August 27, 2008

Babies, Rickets and Breastfeeding

If a mother does not have enough vitamin, neither will the baby she breastfeeds.

Please check, no more babies with rickets.

Vitamin D Deficiency May Lurk in Babies

“I thought I was doing the best thing for her,” said Stephanie Remy-Marquez, of Hyde Park, Mass., after blood tests showed her daughter had no detectable vitamin D. X-ray images of the baby’s wrists and knees showed the edges of the bones and growth plates as blurry and fraying instead of crisp and sharp.

“Breast milk is supposed to be an entire meal, dessert and drinks included,” Ms. Remy-Marquez said. “I thought it was the ultimate cocktail.”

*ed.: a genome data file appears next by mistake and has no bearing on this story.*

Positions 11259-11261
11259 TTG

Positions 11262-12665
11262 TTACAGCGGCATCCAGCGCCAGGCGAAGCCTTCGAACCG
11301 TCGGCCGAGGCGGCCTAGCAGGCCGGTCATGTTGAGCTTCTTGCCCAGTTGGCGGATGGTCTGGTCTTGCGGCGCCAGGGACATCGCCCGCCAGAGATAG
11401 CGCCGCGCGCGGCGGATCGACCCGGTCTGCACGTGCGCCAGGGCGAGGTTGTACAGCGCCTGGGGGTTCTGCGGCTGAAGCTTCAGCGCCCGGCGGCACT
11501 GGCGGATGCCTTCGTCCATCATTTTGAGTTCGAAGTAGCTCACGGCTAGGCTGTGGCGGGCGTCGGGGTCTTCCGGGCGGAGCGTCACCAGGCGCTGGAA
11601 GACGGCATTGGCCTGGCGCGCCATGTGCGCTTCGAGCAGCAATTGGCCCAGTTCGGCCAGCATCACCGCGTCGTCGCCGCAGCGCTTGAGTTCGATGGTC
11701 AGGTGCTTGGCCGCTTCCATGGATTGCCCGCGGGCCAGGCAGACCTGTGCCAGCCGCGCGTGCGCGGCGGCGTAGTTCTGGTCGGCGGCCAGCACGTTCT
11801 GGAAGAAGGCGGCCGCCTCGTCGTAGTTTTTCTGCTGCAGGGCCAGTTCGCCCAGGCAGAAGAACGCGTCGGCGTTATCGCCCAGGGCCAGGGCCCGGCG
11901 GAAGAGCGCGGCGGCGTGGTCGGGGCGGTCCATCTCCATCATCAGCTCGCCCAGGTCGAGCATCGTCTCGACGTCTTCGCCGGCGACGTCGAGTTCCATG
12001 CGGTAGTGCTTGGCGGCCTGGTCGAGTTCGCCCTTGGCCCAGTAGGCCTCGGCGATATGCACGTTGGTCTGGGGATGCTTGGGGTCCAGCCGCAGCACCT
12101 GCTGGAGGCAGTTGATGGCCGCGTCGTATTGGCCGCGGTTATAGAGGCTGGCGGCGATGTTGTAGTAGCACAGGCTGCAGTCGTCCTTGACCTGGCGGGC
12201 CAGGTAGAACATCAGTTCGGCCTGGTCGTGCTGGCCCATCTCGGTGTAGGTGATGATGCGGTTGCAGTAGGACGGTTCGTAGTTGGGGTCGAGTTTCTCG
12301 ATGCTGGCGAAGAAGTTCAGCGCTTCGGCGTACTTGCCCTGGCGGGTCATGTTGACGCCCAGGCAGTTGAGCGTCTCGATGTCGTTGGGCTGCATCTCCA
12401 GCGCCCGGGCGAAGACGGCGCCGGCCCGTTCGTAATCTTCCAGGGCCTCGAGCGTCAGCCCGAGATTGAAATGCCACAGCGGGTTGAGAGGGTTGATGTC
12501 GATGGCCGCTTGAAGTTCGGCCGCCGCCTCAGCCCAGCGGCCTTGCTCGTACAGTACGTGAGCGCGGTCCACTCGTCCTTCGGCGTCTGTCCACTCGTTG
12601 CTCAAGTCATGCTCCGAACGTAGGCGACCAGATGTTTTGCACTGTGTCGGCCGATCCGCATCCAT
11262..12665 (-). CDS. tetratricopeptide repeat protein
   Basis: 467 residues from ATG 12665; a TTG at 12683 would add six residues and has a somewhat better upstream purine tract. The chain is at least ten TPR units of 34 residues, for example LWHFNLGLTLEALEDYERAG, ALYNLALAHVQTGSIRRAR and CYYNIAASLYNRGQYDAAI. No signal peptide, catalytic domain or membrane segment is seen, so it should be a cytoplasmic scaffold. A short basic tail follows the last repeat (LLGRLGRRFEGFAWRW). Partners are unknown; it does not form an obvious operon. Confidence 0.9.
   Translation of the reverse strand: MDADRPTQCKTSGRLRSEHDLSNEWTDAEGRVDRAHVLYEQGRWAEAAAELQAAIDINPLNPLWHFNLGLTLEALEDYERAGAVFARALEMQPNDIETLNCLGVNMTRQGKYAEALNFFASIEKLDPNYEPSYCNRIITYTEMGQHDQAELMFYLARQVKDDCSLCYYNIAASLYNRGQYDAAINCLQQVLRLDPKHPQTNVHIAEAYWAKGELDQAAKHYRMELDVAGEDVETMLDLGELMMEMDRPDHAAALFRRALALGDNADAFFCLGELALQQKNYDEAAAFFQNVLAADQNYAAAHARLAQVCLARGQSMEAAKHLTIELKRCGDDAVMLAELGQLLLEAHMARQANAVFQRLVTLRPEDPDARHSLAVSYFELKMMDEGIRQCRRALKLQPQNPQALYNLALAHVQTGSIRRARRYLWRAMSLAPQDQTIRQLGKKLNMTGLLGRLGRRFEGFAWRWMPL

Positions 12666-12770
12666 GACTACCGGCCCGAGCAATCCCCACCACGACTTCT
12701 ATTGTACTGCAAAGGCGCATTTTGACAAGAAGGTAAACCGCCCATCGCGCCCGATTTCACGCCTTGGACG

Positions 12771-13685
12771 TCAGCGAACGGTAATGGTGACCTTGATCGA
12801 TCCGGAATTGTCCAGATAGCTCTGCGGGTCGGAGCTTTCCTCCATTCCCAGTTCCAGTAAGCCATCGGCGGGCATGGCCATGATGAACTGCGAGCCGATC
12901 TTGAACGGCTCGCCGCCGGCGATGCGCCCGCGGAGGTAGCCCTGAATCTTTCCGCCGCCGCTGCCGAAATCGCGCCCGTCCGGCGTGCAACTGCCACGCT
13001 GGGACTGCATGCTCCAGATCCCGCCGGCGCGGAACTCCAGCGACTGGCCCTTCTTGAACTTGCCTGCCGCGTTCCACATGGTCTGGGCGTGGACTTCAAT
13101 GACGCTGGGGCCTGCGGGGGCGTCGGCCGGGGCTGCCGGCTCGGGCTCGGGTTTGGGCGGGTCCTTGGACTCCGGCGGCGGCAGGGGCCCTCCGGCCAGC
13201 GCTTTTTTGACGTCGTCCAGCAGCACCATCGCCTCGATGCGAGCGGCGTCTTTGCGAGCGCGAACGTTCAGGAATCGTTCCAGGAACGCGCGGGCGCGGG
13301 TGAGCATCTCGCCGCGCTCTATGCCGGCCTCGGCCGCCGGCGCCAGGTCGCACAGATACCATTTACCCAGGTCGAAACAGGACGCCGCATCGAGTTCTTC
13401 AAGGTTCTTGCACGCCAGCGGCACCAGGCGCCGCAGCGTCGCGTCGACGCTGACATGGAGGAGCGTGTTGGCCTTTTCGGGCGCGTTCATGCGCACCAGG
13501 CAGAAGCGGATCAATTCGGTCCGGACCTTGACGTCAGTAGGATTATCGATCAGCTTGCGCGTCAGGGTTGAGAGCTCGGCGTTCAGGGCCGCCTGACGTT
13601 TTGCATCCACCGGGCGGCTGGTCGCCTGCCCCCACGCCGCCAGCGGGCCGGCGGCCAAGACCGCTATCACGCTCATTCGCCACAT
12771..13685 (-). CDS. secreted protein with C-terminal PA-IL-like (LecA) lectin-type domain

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Physicians have known for more than a century that exclusive breast-feeding may be associated with vitamin D deficiency and rickets, and that the condition is easily prevented and treated with inexpensive vitamin drops or cod liver oil. But doctors are reluctant to say anything that might discourage breast-feeding.

Now some researchers are also linking vitamin D deficiency with other chronic diseases like diabetes, autoimmune disorders and even cancer, and there have been calls to include blood tests of vitamin D levels in routine checkups.

Posted by Jill Fallon at August 27, 2008 12:00 PM | Permalink